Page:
A marketing mix model compares the week-to-week variation in a channel’s spend and impressions to its week-to-week variation in sales. Unlike causal measurement from incrementality experimentation, MMM measures correlation. The more correlated the media is with sales, the stronger the resulting relationship. This leads the model to assign more credit to correlated channels than it does to less correlated channels. 

The benefit of MMM in a measurement solution is that it can measure any and all channels, providing comprehensive coverage. However, traditional, isolated MMM practices face two major challenges that make it just as dangerous to rely upon singularly as post-exposure attribution: 

  1. Most of your activity on most of your channels is likely correlated on a time-series basis (e.g., brands tend to increase spend across the board during seasonal periods).
  2. Demand often drives exposure to lower-funnel channels like brand search and retargeting (e.g., when more people are interested in your brand, brand search clicks will increase, regardless of whether or not they’re driving incremental sales).

Experimentation and MMM are both top-down approaches that work only to a certain level of granularity. To make data-driven business decisions, you also need measurement at the micro-levels. 

That leads us to the third leg of triangulation: platform-reported attribution. 


Post-exposure attribution can be considered a generic term that encompasses any methodology where a conversion is “attributed” to an ad if exposure to that ad preceded it. , This could include things like “last-click” multi-touch attribution” (MTA) or platform paradigms like 7-day click/1-day view (“7 & 1”).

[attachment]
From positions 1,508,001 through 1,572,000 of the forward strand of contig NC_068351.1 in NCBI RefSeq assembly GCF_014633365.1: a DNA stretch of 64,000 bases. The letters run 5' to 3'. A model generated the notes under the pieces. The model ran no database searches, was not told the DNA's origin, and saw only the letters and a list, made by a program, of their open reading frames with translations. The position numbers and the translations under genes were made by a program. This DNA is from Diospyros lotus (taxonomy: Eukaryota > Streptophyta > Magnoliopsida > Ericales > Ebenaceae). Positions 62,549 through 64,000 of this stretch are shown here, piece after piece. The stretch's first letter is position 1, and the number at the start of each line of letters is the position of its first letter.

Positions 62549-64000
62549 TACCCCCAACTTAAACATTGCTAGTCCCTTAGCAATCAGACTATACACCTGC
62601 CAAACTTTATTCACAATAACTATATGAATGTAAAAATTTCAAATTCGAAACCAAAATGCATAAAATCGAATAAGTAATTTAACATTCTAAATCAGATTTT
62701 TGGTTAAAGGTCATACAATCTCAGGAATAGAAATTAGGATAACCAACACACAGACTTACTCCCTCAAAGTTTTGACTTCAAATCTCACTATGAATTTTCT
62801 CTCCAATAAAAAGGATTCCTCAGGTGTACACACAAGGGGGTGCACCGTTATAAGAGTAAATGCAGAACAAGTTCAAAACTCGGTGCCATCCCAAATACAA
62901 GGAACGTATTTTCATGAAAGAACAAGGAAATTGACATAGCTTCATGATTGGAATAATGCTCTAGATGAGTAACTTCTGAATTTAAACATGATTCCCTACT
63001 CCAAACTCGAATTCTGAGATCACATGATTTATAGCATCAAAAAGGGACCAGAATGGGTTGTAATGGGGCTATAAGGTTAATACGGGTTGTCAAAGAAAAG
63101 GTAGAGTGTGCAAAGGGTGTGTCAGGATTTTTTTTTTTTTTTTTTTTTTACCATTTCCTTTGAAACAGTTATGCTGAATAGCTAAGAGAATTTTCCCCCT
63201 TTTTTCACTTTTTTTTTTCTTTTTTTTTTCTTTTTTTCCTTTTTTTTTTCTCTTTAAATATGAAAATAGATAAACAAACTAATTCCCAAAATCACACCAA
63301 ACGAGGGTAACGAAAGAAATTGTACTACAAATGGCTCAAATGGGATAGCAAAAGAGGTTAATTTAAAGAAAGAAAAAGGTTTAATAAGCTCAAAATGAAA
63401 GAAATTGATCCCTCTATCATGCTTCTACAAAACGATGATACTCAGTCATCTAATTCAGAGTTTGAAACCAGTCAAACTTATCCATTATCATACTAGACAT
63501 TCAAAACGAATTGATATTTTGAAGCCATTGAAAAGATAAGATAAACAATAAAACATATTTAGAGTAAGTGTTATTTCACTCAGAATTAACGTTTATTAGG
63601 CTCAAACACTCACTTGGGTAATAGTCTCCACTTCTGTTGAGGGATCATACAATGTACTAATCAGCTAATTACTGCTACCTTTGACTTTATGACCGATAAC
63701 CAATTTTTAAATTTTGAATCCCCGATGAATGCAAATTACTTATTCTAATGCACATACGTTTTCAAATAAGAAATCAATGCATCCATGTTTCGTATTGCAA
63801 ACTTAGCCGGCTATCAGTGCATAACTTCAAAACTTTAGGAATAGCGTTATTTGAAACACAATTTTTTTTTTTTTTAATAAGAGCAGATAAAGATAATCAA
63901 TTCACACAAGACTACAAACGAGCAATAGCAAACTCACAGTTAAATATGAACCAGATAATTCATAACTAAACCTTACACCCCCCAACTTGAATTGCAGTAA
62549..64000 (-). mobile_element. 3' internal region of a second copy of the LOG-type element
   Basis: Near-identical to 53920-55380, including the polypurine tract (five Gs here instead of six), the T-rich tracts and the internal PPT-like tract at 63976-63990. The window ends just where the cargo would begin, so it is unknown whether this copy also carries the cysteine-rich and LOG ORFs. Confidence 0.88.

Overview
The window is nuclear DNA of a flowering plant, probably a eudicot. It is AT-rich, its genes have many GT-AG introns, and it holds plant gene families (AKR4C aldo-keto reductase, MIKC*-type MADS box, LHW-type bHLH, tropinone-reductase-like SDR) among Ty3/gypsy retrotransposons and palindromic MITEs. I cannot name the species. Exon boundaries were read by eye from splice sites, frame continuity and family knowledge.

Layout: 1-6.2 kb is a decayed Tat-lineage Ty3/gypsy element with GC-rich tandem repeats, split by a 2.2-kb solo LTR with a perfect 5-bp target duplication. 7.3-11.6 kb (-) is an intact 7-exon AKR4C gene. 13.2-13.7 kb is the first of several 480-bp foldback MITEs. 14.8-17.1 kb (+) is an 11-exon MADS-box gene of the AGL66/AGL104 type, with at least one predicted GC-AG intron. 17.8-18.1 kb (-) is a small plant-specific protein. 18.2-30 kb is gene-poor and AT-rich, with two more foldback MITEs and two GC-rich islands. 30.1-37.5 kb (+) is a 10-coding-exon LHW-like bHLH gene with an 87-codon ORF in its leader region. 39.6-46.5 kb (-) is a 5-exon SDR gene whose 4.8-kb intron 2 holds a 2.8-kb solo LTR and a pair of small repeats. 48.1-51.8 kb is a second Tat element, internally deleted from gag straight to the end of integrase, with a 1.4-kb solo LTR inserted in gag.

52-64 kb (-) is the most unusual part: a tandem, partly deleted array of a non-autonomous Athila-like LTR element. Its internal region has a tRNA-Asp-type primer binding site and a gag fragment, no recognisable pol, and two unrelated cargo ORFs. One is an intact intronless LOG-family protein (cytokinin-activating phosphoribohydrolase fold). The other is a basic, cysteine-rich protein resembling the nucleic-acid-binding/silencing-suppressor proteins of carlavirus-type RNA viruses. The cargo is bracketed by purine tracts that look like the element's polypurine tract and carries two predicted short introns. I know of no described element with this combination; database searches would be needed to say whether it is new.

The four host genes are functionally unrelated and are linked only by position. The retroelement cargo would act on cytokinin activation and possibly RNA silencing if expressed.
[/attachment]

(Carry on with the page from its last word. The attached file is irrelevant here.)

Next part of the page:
Attribution alone is a terrible way to measure a channel's performance, but it can work with experimentation and MMM as a bottom-up source of data that gives you the granularity they lack. Using platform-reported attribution to monitor day-to-day performance changes on-platform at the campaign and sub-campaign level, providing the granular insights needed for near-real-time optimization.  This can work extremely well so long as attribution is used for relative comparisons only and the magnitude of the contribution is somehow tied back to incrementality.

Triangulation: The All-New Measured Platform

So, how do these three approaches work together?

In the context of triangulation, you would leverage experiment results as inputs–or priors–to calibrate an MMM model, resulting in accurate, week-to-week measurement based on ground truth: a causal reference point of performance. This would be effective for top-line measurement, so you would then apportion credit to more granular campaign elements using attribution information. 

The all-new Measured platform is leading the charge of triangulated measurement, offering brands a full-funnel, causal media measurement and optimization down to the campaign level.

Whether you’re looking for an experimentation partner or have more bespoke needs, you need high-quality experimentation to feed your models. Measured can help - our library of over 25,000 incrementality test results is interoperable with all internal and external MMM platforms. Reach out to an expert today.